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Applications of LAOs

LEOSynch

LEOsynch orbits

LEOSynch orbits precess so that satellites cover the same longitude line on the Earth's surface every orbit.

The orbit of a charged spacecraft in a magnetic field precesses about the magnetic pole in a direction determined by the polarity of the charge. A constant charge (with no modulation necessary) results in a constant precession about the magnetic dipole axis.

LEOSynch orbit animation (11 MB AVI)

This LAO has very useful applications. A near-polar satellite with constant charge precesses around the Earth in a way that enables it to cover the same point on the ground each orbit. That is, the orbital plane precesses at 360 degrees per day. Thus, it is a geosynchronous (though not geostationary) LEO satellite. For this reason, we call this a LEOSynch orbit. Potential applications include high-resolution planetary observation of events that change on a scale of a day.

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Planetary Flyby and Escape

jovian capture

Jupiter capture, precession, and escape LAO trajectories

In a traditional flyby, a spacecraft takes on a little of the planet's orbital angular momentum about the Sun as it passes. In the LAO analogue, the spacecraft steals a little of the planet's spin angular momentum about its mass center (not about the Sun). As with all LAOs, this is a form of propellantless propulsion.

As a charged spacecraft orbits a planet, the electric field associated with the rotating planetary magnetic field does mechanical work to change the orbit's semimajor axis. The spacecraft can use this effect to enter or depart from a geostationary transfer orbit without propellant. Jupiter's very high magnetic field and high spin rate make it ideal for this application. Executing a Jupiter capture maneuver with an LAO would save propellant and would offer a means of making the maneuver plan more forgiving of navigation errors.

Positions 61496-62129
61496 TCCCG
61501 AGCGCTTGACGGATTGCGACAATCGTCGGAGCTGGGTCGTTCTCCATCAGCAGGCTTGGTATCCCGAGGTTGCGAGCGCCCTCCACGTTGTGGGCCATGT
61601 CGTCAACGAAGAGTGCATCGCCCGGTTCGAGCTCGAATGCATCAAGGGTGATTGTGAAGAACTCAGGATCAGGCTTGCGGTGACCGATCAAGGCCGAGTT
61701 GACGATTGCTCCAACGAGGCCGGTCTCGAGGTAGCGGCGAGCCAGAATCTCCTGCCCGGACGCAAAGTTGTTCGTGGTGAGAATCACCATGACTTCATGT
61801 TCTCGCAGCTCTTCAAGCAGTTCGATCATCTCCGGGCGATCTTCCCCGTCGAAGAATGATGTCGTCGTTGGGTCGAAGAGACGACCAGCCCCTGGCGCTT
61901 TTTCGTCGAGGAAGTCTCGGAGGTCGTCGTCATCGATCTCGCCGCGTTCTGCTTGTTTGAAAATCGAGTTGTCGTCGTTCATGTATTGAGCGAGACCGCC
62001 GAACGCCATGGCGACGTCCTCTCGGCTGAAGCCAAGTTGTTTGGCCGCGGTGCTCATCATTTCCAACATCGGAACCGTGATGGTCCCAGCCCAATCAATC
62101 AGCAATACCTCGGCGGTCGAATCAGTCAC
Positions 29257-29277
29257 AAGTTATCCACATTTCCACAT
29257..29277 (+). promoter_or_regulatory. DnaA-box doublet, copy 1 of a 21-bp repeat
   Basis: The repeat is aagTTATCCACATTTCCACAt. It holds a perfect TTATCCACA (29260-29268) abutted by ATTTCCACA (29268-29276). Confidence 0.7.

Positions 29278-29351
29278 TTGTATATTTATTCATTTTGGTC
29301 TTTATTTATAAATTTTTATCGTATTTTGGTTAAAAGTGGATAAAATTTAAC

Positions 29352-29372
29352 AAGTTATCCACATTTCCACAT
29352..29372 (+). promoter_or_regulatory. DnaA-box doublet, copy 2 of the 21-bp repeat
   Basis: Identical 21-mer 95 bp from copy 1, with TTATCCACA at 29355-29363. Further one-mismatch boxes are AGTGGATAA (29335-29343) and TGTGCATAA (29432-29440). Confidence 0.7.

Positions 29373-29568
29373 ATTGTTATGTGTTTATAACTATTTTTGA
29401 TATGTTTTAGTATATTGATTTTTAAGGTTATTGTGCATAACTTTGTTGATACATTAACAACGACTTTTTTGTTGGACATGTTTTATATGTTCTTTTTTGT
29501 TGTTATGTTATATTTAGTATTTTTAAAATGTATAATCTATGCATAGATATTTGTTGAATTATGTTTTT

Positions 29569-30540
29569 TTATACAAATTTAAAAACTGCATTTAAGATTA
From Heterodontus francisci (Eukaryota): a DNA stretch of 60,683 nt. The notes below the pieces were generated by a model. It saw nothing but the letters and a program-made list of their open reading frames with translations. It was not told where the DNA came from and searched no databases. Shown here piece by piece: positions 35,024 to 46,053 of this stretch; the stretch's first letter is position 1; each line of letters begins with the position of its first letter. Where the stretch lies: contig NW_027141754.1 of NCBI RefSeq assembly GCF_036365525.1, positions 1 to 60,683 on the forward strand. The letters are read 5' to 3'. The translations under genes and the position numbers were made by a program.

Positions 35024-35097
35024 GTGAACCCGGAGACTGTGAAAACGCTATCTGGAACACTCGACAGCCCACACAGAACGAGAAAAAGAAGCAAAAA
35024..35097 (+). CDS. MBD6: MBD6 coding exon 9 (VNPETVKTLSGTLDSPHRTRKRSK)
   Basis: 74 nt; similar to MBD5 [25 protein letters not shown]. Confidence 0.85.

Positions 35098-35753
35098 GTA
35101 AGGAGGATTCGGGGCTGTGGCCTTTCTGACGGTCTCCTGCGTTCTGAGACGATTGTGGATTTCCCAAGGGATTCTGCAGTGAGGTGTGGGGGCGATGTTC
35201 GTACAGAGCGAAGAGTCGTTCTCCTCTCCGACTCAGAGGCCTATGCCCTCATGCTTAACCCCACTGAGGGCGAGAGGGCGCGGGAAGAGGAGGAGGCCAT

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J2 Cancellation

The Lorentz force can cancel the reduction in orbital energy by atmospheric drag on a per-orbit basis. While the effect may require more power than an equivalent electric propulsion system, we emphasize that the LAO approach requires no propellant. Consequently, the space system's lifetime is not limited by the propellant load, and more payload can be incorporated in place of this saved mass.

Some inclination of the orbit above the magnetic equator allows the same precession effect to act like J2 precession (the gravitational perturbation due to planetary oblateness). For the right amount of charge, the J2 perturbation can be canceled, or even reversed.

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Propellentless Rendezvous

The Lorentz force can work against gravity in a way that makes spacecraft behave as if the Earth is more or less massive than it really is. This effect means that a circular LAO may exhibit an orbital speed that differs from that of a Keplerian orbit with the same radius. One obvious application of this principle is that an LAO-capable spacecraft can rendezvous with another without the use of propellant.